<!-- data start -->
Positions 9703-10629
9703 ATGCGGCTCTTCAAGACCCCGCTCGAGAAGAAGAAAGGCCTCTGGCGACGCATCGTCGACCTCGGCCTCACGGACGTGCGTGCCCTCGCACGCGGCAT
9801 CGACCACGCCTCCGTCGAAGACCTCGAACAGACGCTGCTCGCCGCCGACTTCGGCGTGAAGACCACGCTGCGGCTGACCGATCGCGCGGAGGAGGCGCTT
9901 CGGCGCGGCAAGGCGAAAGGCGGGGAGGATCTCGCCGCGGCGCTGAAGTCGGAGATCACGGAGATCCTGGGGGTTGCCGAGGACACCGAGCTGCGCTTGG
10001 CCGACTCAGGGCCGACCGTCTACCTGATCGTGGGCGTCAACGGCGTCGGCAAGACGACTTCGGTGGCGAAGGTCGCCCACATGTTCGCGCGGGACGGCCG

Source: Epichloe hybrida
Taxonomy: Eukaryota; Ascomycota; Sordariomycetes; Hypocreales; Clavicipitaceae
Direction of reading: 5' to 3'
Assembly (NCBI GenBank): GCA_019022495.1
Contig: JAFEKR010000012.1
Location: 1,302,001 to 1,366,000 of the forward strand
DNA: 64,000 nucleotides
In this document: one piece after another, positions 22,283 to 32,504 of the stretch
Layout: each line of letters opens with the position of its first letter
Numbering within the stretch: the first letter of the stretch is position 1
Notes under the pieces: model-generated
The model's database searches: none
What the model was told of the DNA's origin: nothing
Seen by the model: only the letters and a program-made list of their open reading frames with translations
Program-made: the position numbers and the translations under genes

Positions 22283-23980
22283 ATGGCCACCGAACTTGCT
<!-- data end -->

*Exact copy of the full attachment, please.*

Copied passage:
Positions 9703-10629
9703 ATGCGGCTCTTCAAGACCCCGCTCGAGAAGAAGAAAGGCCTCTGGCGACGCATCGTCGACCTCGGCCTCACGGACGTGCGTGCCCTCGCACGCGGCAT
9801 CGACCACGCCTCCGTCGAAGACCTCGAACAGACGCTGCTCGCCGCCGACTTCGGCGTGAAGACCACGCTGCGGCTGACCGATCGCGCGGAGGAGGCGCTT
9901 CGGCGCGGCAAGGCGAAAGGCGGGGAGGATCTCGCCGCGGCGCTGAAGTCGGAGATCACGGAGATCCTGGGGGTTGCCGAGGACACCGAGCTGCGCTTGG
10001 CCGACTCAGGGCCGACCGTCTACCTGATCGTGGGCGTCAACGGCGTCGGCAAGACGACTTCGGTGGCGAAGGTCGCCCACATGTTCGCGCGGGACGGCCG

Source: Epichloe hybrida
Taxonomy: Eukaryota; Ascomycota; Sordariomycetes; Hypocreales; Clavicipitaceae
Direction of reading: 5' to 3'
Assembly (NCBI GenBank): GCA_019022495.1
Contig: JAFEKR010000012.1
Location: 1,302,001 to 1,366,000 of the forward strand
DNA: 64,000 nucleotides
In this document: one piece after another, positions 22,283 to 32,504 of the stretch
Layout: each line of letters opens with the position of its first letter
Numbering within the stretch: the first letter of the stretch is position 1
Notes under the pieces: model-generated
The model's database searches: none
What the model was told of the DNA's origin: nothing
Seen by the model: only the letters and a program-made list of their open reading frames with translations
Program-made: the position numbers and the translations under genes

Positions 22283-23980
22283 ATGGCCACCGAACTTGCT